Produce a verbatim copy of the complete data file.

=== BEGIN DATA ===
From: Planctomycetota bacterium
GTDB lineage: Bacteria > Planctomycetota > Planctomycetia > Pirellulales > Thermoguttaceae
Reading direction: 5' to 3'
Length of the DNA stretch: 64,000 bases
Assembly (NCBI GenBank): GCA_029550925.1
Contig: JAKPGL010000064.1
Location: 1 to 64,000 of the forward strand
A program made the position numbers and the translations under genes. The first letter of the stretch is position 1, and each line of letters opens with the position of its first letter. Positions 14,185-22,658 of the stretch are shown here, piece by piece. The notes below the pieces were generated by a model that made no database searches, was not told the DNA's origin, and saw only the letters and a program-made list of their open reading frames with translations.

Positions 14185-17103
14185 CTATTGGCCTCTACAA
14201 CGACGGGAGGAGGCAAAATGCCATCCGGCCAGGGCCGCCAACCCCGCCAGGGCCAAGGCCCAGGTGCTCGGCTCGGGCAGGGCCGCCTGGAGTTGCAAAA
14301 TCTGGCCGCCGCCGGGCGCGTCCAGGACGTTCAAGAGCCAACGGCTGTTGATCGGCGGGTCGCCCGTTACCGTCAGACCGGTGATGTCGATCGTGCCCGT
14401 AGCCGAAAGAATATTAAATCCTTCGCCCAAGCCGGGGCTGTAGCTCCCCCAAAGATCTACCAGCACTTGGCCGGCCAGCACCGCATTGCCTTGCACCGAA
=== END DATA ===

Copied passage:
From: Planctomycetota bacterium
GTDB lineage: Bacteria > Planctomycetota > Planctomycetia > Pirellulales > Thermoguttaceae
Reading direction: 5' to 3'
Length of the DNA stretch: 64,000 bases
Assembly (NCBI GenBank): GCA_029550925.1
Contig: JAKPGL010000064.1
Location: 1 to 64,000 of the forward strand
A program made the position numbers and the translations under genes. The first letter of the stretch is position 1, and each line of letters opens with the position of its first letter. Positions 14,185-22,658 of the stretch are shown here, piece by piece. The notes below the pieces were generated by a model that made no database searches, was not told the DNA's origin, and saw only the letters and a program-made list of their open reading frames with translations.

Positions 14185-17103
14185 CTATTGGCCTCTACAA
14201 CGACGGGAGGAGGCAAAATGCCATCCGGCCAGGGCCGCCAACCCCGCCAGGGCCAAGGCCCAGGTGCTCGGCTCGGGCAGGGCCGCCTGGAGTTGCAAAA
14301 TCTGGCCGCCGCCGGGCGCGTCCAGGACGTTCAAGAGCCAACGGCTGTTGATCGGCGGGTCGCCCGTTACCGTCAGACCGGTGATGTCGATCGTGCCCGT
14401 AGCCGAAAGAATATTAAATCCTTCGCCCAAGCCGGGGCTGTAGCTCCCCCAAAGATCTACCAGCACTTGGCCGGCCAGCACCGCATTGCCTTGCACCGAA